Stretch your legs with one of our favorite hikes on the Seward Highway. The roadway, which connects Anchorage and Seward in southcentral Alaska, is recognized as a National Forest Scenic Byway, Alaska Scenic Byway, and All-American Road. Clearly it’s a beautiful place and enjoyable out your car’s windshield. Nothing compares to lacing up and immersing yourself in Alaska’s beauty.

Crow Pass Trail

This trail follows part of the historic Iditarod route. It is actually a 23-mile thru-hike that connects Girdwood to the Eagle River Nature Center. Hardy hikers looking for a multi-day excursion can tackle the whole trail for sights of glaciers, alpine lakes and waterfalls. Day hikers can tackle a few miles on either side of the trail for an equally rewarding journey.

It’s about three miles from the trailhead in Girdwood to Crystal Lake. The climb is moderate. Along the way there’s remnants from an old gold mine near the trail. Continue for about another mile past Crystal Lake for views of Raven Glacier.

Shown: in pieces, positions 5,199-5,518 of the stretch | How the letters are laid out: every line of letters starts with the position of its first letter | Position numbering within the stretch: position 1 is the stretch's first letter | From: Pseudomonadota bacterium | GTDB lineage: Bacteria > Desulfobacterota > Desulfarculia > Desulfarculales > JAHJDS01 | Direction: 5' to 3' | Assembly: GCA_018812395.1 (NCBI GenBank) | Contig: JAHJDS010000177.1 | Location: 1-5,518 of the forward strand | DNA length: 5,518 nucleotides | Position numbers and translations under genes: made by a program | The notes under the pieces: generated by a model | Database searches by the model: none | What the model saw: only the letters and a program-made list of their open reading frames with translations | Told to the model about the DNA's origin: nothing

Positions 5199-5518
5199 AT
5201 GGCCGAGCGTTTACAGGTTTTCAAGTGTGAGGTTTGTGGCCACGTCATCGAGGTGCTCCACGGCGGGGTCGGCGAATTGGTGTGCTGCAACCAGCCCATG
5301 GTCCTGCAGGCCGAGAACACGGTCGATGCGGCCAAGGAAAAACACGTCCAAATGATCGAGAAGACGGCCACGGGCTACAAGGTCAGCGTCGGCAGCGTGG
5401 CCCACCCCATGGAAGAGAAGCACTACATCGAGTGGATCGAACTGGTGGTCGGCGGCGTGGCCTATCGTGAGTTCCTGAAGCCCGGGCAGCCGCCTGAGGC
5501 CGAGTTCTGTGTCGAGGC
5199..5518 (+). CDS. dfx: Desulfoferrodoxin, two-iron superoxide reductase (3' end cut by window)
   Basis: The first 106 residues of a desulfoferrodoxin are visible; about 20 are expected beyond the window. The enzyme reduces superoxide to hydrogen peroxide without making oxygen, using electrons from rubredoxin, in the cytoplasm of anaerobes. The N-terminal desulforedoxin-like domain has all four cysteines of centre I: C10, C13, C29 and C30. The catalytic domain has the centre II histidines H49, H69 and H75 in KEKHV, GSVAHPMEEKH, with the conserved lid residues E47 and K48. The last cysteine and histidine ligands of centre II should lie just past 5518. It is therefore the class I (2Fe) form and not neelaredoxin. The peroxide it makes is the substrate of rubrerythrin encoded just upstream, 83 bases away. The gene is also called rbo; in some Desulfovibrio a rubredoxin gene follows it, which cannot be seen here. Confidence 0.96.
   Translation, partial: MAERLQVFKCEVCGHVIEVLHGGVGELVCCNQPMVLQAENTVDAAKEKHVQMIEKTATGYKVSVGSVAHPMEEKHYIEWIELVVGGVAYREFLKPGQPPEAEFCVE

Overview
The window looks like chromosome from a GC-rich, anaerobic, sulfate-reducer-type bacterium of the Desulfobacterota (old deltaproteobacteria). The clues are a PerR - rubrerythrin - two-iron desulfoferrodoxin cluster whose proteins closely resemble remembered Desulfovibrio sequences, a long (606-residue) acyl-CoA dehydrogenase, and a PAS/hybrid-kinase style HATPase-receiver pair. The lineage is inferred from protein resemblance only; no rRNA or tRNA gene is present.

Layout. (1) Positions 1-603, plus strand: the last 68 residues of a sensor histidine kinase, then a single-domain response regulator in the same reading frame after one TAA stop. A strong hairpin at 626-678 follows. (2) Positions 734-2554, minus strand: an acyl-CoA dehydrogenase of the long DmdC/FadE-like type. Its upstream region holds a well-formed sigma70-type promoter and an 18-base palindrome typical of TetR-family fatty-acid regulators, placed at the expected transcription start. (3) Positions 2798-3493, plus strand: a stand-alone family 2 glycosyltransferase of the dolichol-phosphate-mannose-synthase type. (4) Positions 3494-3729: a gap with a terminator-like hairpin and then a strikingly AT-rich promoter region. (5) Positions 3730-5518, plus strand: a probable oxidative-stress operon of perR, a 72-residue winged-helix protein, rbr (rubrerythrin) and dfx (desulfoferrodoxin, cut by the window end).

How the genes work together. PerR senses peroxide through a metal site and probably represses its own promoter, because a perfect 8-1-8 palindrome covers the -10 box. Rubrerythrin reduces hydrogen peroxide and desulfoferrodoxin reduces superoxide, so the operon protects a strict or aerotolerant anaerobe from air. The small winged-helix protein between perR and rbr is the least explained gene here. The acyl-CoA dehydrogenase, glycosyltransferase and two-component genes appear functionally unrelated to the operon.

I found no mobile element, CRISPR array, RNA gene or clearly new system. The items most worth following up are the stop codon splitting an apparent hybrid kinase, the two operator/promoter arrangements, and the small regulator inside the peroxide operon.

Turn off the Seward Highway to Whittier/Portage Glacier Road to access this family friendly hike. The mostly flat trail follows close to Byron Creek for just under a mile to a viewing area and up close view of a glacier. The Forest Service recommends hiking the trail after late June or early July when the large cornices that overhang the valley have melted.

Unmaintained trail continues past the viewing area for another half mile up a talus slope.

Exit Glacier and Harding Ice Field

Exit Glacier hikers enjoy the view and sit on a bench
Visitors rest on a bench and enjoy the view of Exit Glacier. NPS / Paige Calamari photo.

Near Seward, Exit Glacier is another family friendly adventure. The one-mile Glacier View Loop Trail is an accessible mix of pavement and compressed gravel. Jet off from the loop for a roughly half-mile journey to the Exit Glacier Overlook, which ends right above the glacier.

Hikers looking for a longer, more strenuous trip can tackle a trip to the source of Exit Glacier on the Harding Icefield Trail. Roughly four miles one way, the trail ascends from the valley floor to above the tree line and culminates with a breathtaking view of the sprawling icefield. The trail is steep. Hikers gain about 1,000 of elevation every mile.

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